After we went to the beautiful island of Hasan we stopped by a history museum, where again the resentment of Japan was in full force with the below picture. It is of a dragon eating Japan. Can you see it?
In the museum, my Korean friend and I touched the artifacts. I must say, I don't know if this was really allowed, but they didn't say anything to me and so I just had to jump at the opportunity; I'm very opportunistic here.
Rar, Japan, Rar
After the historic museum we headed to the only modern art museum in Tong Yoeong - Ottchill Art Museum. The art was beautiful. It was very interesting too because one of the artists did a piece on Native Americans. I found this fascinating for two reasons, the first being that all my little students want me to call them Indian boy and second because at the art museum I went to in Busan I also saw the Native American theme. I asked my Korean friend and she said that Native Americans were very posh in Korea currently. Yes, very interesting.
Below is a couple of pictures from the gallery. The artist infused tiles with abalone shells.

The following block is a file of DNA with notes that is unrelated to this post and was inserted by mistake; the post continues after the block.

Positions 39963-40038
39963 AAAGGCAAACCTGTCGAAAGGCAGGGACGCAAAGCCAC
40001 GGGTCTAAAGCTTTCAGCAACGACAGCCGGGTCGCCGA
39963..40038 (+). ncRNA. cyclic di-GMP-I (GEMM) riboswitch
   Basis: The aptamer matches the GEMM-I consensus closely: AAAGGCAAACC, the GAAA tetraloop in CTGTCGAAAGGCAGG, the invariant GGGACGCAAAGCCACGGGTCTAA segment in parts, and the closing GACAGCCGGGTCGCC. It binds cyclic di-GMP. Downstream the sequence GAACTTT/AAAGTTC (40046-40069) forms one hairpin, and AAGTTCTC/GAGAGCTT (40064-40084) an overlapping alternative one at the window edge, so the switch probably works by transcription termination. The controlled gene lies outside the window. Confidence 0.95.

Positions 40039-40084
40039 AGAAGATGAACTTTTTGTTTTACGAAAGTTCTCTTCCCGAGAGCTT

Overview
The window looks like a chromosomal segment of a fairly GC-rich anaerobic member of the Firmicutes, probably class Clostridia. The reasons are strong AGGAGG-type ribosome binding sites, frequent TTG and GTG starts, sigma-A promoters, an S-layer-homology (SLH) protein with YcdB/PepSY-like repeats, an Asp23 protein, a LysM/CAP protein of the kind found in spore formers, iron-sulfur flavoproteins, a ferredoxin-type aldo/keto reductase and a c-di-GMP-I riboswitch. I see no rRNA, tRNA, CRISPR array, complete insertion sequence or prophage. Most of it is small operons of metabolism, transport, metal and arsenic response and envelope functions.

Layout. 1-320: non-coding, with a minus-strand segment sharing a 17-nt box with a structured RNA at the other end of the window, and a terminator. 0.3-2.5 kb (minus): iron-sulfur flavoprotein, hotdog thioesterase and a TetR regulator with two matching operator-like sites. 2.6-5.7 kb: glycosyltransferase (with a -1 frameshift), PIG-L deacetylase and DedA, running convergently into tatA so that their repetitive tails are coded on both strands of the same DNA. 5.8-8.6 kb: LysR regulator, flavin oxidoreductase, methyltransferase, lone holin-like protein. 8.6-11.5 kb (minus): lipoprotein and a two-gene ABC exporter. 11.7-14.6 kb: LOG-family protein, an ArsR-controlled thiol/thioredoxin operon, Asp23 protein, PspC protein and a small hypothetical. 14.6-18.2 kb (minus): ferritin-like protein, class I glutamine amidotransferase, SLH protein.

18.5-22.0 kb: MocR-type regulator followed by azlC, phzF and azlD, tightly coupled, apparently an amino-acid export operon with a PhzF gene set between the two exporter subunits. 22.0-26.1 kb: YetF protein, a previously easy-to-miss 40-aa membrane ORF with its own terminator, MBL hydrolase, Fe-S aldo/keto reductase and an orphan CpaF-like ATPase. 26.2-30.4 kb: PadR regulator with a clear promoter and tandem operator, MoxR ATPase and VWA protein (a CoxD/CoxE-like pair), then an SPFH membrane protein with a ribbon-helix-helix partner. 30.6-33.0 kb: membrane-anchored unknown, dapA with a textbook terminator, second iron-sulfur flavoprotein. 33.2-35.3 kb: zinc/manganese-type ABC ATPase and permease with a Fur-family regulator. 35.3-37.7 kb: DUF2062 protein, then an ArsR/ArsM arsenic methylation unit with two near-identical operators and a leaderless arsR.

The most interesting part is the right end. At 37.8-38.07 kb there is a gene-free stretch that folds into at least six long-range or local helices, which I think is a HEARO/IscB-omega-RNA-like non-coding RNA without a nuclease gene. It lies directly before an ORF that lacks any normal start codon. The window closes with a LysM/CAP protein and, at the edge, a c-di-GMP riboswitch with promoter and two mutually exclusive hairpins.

After we went to the art museum, our last stop was the gondola ride to the tallest mountain in Tong Yeong. This particular gondola is also the longest in Korea. It was a beautiful ride up and when I got a little nervous because of the height a nice lady gave me some ginseng candy to cool my nerves. It did actually help.
Priscilla and I climbed to the top only to discover some older Koreans playing king of the mountain. Again, my hand went trigger happy and I took a lot of pictures, I've given you a select few. If you wish to see more, I'll have a very elaborate and boring slide show when I get back. I'm sure if you are invited to my house during the Christmas season my father will insist that you look at the slide show, while he explains in detail every picture, even though he in fact was not in Korea with me. It will only be apparent to the intoxicated guest (Rob Kincaid) that my father actually wasn't there when he continues to mispronounce Korean words like Kimchi as both my mother I correct him. While all this is happening, my brother will slink off the Lowther's house to smoke weed and play halo. Oh, I miss you family and friends.